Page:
Mimi doesn’t complain (because she is not the whiny type) though she handles an awful lot of responsibility throughout her adolescence. When she’s not in school or studying she’s working at a restaurant or babysitting her nephew. She’s responsible and sensible with one exception—her boyfriend is a loser. I wanted to warn her urgently, Why can’t you see that he’s no good for you? You deserve so much better, Mimi Miller!

Does she ever find her brother? Does she go to college? Does she leave her unhealthy relationship? Does she ever see her childhood friend Donald again? (Actually, we know the answer to that one, since she slips in a sentence about it along the way.  But we’re dying to know when, and how, and what happens after that . . .)  I’d better stop now, before I give too much away. I invite you to enter Miller’s Valley and learn why it is—or, sadly, was—such a special place.


Appropriate for high school and beyond

Economics, politics, ELA, psychology


BookTalk: The Nest

by Sharon Kane

nestA label on a book classifying it in the horror genre attracts some readers and deters others. I am in the latter group. If I see the phrase “psychological thriller” on a book cover, I quickly walk away. On the binding of my public library’s copy of Kenneth Oppel’s The Nest (2015, Simon & Schuster) there is a symbol consisting of two red eyes and the word “SCARY” right below the juvenile section indicator. However, when my graduate students told me that I had to read it, I felt pressured to at least try it. I found Jon Klassen’s illustrations appropriately creepy but quite intriguing, and the first few sentences were aesthetically pleasing:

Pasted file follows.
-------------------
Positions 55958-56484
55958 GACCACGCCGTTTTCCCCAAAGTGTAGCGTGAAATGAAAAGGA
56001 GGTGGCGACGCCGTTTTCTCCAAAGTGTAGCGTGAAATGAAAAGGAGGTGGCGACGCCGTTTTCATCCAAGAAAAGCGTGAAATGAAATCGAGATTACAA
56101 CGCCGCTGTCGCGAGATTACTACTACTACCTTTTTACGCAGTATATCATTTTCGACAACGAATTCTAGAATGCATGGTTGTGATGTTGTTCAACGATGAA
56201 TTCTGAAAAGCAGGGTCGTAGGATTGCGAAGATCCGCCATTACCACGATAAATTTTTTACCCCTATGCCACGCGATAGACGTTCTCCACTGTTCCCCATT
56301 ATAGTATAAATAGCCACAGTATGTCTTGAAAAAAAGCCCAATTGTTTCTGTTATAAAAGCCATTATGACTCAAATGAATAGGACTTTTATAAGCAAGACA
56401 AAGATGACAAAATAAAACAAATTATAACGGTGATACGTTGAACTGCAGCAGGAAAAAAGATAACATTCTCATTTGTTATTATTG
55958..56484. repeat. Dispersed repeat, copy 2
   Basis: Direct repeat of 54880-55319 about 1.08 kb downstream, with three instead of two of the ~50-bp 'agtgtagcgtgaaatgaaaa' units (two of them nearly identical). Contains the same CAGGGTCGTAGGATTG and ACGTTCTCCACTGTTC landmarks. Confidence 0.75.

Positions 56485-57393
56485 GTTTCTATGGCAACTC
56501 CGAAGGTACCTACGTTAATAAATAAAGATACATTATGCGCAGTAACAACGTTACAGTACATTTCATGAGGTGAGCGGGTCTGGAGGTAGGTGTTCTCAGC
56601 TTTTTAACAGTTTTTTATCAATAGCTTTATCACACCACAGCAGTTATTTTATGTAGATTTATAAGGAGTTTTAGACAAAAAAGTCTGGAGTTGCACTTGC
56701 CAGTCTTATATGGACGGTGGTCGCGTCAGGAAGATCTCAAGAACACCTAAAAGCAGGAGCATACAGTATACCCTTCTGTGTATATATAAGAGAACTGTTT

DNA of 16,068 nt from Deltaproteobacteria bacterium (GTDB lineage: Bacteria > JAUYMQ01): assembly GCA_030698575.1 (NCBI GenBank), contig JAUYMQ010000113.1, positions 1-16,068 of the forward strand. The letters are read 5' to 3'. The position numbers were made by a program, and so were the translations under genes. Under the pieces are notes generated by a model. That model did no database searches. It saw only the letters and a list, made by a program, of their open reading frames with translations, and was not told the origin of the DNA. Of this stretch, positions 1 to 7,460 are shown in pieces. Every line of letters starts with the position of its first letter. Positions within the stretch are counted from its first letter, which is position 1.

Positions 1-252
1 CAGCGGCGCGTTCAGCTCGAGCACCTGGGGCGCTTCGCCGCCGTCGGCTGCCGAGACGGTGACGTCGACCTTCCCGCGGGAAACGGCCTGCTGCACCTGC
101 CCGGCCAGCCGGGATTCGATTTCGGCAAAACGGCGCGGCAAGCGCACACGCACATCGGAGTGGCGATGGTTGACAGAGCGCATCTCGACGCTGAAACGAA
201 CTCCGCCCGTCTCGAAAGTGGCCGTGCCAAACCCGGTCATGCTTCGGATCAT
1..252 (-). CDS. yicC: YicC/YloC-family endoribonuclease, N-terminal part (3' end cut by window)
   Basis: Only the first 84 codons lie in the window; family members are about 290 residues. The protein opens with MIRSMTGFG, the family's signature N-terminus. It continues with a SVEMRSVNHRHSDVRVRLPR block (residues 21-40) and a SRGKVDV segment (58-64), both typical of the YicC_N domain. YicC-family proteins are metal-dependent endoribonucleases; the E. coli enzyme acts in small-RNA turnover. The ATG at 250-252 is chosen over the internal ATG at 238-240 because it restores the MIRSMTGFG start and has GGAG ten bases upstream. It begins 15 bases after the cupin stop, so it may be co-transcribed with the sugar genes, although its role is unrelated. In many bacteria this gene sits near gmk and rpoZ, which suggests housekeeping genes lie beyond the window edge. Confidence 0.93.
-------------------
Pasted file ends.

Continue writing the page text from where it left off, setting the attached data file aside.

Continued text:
The first time I saw them, I thought they were angels. What else could they be, with their pale gossamer wings and the music that came off them, and the light that haloed them? Right away there was this feeling they’d been watching and waiting, that they knew me. They appeared in my dreams the tenth night after the baby was born. (p. 1)

I found I could not abandon narrator Steve as he told the story of his baby brother, born with congenital defects that made his future uncertain. The infant already had multiple health problems resulting in numerous rushed trips to the hospital. The prognosis was poor in terms of his level of mental functioning. Steve was old enough to surmise from hushed conversations that the baby might not survive. But oh, how the family loved that baby, Theo.

Steve discovers that the creatures in his dreams are not angels, but wasps. He communicates with the queen, who assures him they have come to help. She tells him that because Baby Theo is damaged they are working on a replacement baby. Everyone knows that a perfect child is so much better than a damaged child. All will be well.

Steve inadvertently becomes an accomplice to the queen’s tactics by the time he figures out what evil is being planned. Horror mounts. You will have to read the details for yourself; I cannot bear to tell you.

The Nest is a good book for introducing the topic of archetypes. Steve is on a hero’s journey. He goes reluctantly; he does not feel brave; he does not have the capacity to overcome the obstacles he encounters. There are mentors as well as trials. There is a goal worth pursuing. Steve will do what it takes to protect the baby, even if that means descending to an underworld, or—despite his allergy—fighting his way through hordes of wasps.

I was afraid to read this book , but Steve had to face much bigger fears than I. I’m glad that I “met” him, which would not have happened had I let fear keep me from this valuable, inspirational story. Steve became a mentor on my reading journey.


Appropriate for middle school and high school

ELA, science, psychology, ethics